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Monday, November 13, 2017

Hot or cold? Which is best for muscle recovery?

If you're participating in an upcoming holiday fun run, or training for a more series half or full marathon in the next few months, it's important to plan how you'll help your muscles recover after training and after the race.

Some runners prefer heat and warmth to soothe their tired limbs, while others prefer an icy numbness. There is a longstanding medical debate as to which is better for sore muscles--hot or cold treatment.

A new study appearing in the Journal of Physiology shows that heat may be edging out ice.

Researchers at the Karolinska Institutet (Sweden) subjected a group of men and women to a series of arm exercises (via an arm pedaling machine) at an intense pace, with shorter bouts of easier movements woven in. They tracked both heart rate and muscle power output.

After the routine, the men and women slipped on long warmed arm cuffs (heated to 100°F) and then later chilled cuffs registering at around 5°F. They were also given carbohydrates to refuel. Here are the key findings:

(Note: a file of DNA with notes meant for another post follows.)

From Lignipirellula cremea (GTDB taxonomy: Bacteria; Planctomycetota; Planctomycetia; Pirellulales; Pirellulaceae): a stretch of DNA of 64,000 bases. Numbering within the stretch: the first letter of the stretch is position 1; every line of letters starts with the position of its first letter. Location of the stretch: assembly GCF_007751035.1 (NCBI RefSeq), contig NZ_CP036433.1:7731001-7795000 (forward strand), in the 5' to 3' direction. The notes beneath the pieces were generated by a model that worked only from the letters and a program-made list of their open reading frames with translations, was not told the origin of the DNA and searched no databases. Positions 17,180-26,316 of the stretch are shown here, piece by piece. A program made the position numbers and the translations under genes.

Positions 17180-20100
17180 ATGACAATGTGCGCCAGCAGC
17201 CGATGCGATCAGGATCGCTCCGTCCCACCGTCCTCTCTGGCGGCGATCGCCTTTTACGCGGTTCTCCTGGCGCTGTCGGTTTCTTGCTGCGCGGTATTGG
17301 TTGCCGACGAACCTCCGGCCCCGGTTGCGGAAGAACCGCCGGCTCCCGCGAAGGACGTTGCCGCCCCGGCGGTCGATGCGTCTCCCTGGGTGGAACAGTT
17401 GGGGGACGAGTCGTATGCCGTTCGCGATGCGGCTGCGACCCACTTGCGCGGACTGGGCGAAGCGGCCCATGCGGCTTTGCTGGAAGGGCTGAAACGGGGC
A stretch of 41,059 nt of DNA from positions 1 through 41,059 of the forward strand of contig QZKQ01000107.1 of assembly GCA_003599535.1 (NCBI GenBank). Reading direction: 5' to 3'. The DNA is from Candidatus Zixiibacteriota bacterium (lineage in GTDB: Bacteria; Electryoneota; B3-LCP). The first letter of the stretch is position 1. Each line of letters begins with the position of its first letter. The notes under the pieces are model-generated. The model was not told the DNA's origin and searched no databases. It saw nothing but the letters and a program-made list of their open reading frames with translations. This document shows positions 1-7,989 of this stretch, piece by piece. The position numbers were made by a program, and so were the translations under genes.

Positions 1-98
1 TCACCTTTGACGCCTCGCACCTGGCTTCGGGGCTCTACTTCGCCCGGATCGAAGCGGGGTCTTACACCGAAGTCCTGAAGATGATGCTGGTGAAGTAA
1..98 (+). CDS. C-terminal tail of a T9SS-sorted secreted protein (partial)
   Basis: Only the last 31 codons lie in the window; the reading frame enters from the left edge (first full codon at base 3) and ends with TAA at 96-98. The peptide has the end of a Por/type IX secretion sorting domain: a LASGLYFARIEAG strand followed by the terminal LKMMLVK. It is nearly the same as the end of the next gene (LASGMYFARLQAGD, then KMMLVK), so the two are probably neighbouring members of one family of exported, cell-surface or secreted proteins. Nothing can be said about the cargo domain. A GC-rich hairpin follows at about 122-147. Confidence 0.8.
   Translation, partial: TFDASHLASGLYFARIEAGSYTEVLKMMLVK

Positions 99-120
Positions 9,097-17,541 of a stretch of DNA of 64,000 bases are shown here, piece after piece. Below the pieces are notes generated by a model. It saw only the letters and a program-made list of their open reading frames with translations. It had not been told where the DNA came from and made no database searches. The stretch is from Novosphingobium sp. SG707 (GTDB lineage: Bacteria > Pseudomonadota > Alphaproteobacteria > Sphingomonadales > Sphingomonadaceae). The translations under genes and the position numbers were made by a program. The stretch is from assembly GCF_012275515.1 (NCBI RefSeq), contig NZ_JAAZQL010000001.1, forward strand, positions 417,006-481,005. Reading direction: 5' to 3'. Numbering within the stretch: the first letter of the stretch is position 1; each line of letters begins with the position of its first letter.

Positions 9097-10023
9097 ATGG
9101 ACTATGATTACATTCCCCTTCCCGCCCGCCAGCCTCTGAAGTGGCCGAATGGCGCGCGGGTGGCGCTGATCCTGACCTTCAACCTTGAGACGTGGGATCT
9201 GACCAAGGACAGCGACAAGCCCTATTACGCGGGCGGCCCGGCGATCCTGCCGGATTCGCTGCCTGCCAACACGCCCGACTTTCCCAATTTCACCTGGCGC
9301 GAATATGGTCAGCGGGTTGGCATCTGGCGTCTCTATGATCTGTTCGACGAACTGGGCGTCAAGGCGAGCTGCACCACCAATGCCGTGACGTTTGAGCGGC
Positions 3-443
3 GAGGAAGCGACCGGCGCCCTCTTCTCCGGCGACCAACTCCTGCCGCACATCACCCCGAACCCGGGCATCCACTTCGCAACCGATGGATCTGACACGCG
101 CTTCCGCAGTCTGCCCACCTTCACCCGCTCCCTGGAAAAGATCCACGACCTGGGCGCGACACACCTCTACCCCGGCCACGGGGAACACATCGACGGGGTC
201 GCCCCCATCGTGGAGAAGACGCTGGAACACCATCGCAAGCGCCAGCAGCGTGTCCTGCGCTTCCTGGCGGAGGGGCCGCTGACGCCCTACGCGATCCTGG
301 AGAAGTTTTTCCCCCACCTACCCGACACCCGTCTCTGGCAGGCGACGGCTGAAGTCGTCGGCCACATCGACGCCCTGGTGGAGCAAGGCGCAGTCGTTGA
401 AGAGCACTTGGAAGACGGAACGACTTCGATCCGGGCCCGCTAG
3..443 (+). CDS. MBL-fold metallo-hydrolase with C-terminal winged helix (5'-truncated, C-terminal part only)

• Participants were more eager to return to the rigorous arm activity after their muscles had been warmed.
  • Muscle power output was "markedly better" following the warm cuffs, and pain reported was minimal.
  • Muscle output decreased after the cooling cuffs.

While the study does suggest that heat can play an important role in muscle recovery, researchers were also quick to add that consumption of carbohydrates (specifically the glycogen found in carbs) after intense exercise is crucial.

It may be that the nourishment found in carbs is more easily activated when the body is warmed up as opposed to chilled...leading to muscles feeling better, faster.

The study states that the most beneficial treatment though is really what feels best and is most comforting to you, whether hot or cold. That along with a hearty helping of carbs and hydration, will have your muscles rebounding in no time.

If you have intense muscle pain or cramping that does not subside a few days following training, a race, or extreme exercise, please contact us for an appointment.

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